WHAT IS ADDICTIVE BEHAVIOR?
Addictive behaviours are characterized by their ability to produce immediate gratification or relief from discomfort. Because of this, it is easy for them to end up generating an addiction, that is, a pattern of maladaptive behaviour, which leads to a general deterioration of the person.
Under the generic name of addictions or addictive behaviours, we find a group of disorders with a pattern of repetitive consumption, which lead to a loss of control of the individual, giving rise to medical, social, and psychological problems, and this is where the first key points to define them appear, namely the loss of control and the pattern of repetitive consumption.
It is necessary to have a period of continuous use and that this occurs despite the damage it causes
Although most experiences are based on substance use disorders, more and more conditions are being defined as psychological addictions in which there is no substance use, such as compulsive gambling, sexual addiction, shopping, work or internet addiction, activities that meet the conditions to be classified as addictive behaviours. Therefore, many therapists classify them as addictions, with or without substance use.
WHEN CAN A BEHAVIOR BE CONSIDERED ADDICTIVE?
Addictions begin as pleasant behaviours, but later, within a variable time period for each of them, they enslave the subject, who feels obliged to repeat them, despite the discomfort they cause.
We speak of dependence when the addictive behaviour or substance involves an absolute dependence of the subject. The person gradually reduces his or her range of interests and obligations, so that the addictive behaviour ends up monopolizing his or her life. The definition of addiction implies a loss of freedom, which is why it is pernicious.
THERE ARE SIX CLEAR INDICATORS OF ADDICTION
Object of desire
There is always an object of desire. This is the substance, activity or relationship that leads to the addiction, whether it is alcohol, food, sex, gambling, pornography, the Internet, drugs or anything else that triggers obsessive thoughts and compulsive behaviour.
There is an obsession with the object of desire, a need for the activity or substance that causes the addiction.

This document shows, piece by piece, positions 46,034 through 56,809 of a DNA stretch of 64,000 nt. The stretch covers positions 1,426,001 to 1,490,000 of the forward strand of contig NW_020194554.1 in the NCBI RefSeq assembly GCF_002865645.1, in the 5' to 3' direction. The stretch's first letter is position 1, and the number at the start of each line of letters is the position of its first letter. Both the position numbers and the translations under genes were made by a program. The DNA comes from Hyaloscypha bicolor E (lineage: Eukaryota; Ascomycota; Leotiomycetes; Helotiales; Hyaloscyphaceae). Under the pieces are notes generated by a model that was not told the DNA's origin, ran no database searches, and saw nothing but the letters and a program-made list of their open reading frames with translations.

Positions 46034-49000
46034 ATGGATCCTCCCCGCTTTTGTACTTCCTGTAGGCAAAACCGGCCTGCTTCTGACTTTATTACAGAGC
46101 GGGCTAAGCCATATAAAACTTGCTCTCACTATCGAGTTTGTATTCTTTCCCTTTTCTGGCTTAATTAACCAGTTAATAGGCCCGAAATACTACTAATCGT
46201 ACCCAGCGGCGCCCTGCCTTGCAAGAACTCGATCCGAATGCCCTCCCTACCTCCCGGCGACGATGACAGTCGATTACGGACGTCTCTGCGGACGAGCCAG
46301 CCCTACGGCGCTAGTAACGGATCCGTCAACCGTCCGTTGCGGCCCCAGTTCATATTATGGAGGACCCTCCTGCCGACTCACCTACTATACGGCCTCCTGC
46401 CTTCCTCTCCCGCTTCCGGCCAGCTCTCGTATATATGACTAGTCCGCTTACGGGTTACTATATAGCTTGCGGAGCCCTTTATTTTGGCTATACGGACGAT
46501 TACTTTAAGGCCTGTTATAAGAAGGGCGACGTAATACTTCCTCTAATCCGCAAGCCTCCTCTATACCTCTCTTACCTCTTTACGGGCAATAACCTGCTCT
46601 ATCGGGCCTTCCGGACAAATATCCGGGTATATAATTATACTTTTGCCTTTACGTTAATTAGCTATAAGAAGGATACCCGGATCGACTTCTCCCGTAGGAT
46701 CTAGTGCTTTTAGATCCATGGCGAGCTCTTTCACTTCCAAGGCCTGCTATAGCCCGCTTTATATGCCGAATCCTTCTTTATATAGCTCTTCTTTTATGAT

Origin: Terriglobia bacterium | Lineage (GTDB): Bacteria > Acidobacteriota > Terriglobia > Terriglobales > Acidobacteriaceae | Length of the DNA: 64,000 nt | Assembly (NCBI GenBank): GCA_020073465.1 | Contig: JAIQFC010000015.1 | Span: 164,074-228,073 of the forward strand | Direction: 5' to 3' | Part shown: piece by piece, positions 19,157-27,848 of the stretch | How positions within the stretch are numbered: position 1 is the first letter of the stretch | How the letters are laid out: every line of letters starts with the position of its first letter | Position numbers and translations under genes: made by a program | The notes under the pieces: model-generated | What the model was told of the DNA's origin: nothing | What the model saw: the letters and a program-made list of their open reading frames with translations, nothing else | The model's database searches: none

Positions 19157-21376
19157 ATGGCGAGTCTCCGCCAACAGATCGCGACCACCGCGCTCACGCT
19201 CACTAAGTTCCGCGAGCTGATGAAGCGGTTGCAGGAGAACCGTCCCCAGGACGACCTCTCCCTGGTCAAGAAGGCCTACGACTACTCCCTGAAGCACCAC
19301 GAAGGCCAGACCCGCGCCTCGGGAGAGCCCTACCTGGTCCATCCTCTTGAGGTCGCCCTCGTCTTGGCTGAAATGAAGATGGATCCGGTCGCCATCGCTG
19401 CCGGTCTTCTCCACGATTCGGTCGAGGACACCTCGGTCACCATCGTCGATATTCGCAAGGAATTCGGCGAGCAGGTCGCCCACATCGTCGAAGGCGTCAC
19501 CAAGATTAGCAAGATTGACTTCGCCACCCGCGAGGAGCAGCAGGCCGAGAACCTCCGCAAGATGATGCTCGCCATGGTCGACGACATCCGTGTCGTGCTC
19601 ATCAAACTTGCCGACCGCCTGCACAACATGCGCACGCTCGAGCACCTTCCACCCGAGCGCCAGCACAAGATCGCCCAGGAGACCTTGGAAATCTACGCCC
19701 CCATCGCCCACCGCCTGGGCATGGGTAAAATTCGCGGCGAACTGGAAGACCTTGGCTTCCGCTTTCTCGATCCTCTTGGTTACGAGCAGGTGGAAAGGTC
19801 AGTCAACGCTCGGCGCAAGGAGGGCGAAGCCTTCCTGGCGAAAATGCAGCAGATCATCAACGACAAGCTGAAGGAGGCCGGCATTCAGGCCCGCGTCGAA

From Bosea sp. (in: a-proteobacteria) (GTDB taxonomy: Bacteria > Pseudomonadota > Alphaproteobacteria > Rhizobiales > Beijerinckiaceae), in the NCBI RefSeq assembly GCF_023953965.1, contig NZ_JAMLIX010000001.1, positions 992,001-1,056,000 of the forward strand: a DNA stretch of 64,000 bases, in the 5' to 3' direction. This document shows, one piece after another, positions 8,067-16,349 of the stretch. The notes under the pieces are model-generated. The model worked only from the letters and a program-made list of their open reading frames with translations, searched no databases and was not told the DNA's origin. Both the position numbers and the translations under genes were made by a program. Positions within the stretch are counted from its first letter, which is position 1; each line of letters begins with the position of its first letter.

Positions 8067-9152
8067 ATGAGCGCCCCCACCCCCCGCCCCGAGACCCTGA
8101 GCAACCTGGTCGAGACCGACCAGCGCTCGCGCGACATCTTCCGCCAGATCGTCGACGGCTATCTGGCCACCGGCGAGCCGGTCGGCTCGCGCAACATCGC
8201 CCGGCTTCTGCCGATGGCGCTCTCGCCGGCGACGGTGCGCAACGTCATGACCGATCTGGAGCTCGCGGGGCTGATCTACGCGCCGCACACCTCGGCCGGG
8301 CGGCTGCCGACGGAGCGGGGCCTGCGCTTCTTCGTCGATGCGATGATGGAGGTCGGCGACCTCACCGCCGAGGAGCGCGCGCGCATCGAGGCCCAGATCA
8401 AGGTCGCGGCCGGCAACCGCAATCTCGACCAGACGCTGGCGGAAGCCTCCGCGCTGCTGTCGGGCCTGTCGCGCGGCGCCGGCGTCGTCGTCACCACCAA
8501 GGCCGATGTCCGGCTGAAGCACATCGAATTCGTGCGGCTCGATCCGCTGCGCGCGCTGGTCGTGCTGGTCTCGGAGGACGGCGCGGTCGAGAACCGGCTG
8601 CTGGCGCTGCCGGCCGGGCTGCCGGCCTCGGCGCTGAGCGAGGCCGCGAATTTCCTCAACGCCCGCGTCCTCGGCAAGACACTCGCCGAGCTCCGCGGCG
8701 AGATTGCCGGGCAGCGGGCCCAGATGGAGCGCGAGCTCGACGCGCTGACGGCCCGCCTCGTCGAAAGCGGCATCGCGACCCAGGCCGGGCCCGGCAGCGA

There is a compulsion to reduce anxiety and satisfy the obsession that triggers the addictive behaviour.
Lack of control
Addiction always involves a loss of control over thoughts, feelings, ideas, or behaviours when the desired thing appears. Even when an addicted person tries to stop or cut off their addictive behaviours, they are unable to do so. This is the key and central characteristic of addiction and dependency.
There is a dependency on the object of desire, physical or psychological, and only this thing can satisfy the addict’s desire (at least temporarily).
Addiction is always accompanied by negative consequences. One of the most common consequences is depression. The addict’s greatest desire is to achieve the desired happiness and when they see that this is not possible with the desired substance or activity, gradually they can enter into a depression which in turn they try to overcome by increasing their consumption.
THE MAIN SYMPTOMS OF ADDICTION
Loss of control over the addicted person’s life due to the legal or illegal substance or addictive behaviour.
Persistence in using despite negative or adverse consequences (loss of a job, car accidents, fights, and assaults, sometimes even loss of custody of a child, legal problems, etc.)
Manipulation of the addict’s entire circle of friends and family because of this compelling need to use, which for the addict is necessary and cannot be controlled.
Self-deception, when the addict who wants to stop using drugs and promises that he or she will never use again, really believes it, although without effective treatment and willpower, it is impossible. Similarly, the false belief of controlled consumption, the addict thinks and believes that he/she is in control.
Denial of the problem, the addict minimizes the disasters of their consumption, “I don’t have a problem, I drink or consume normally”.
It is not necessary that the ill person drinks first thing in the morning or every day to be addicted to alcohol, other drugs, or behaviours.
“THE ADDICT DOESN’T USE BECAUSE HE OR SHE HAS PROBLEMS, THEY HAVE PROBLEMS BECAUSE THEY USE”
Addiction is a primary and chronic disease which development and manifestations are influenced by genetic, psychosocial, and environmental factors. The disease is often progressive and fatal. It is characterized by continuous or periodic episodes of: lack of control over use, use despite harmful consequences, and distortions of thinking, especially denial.
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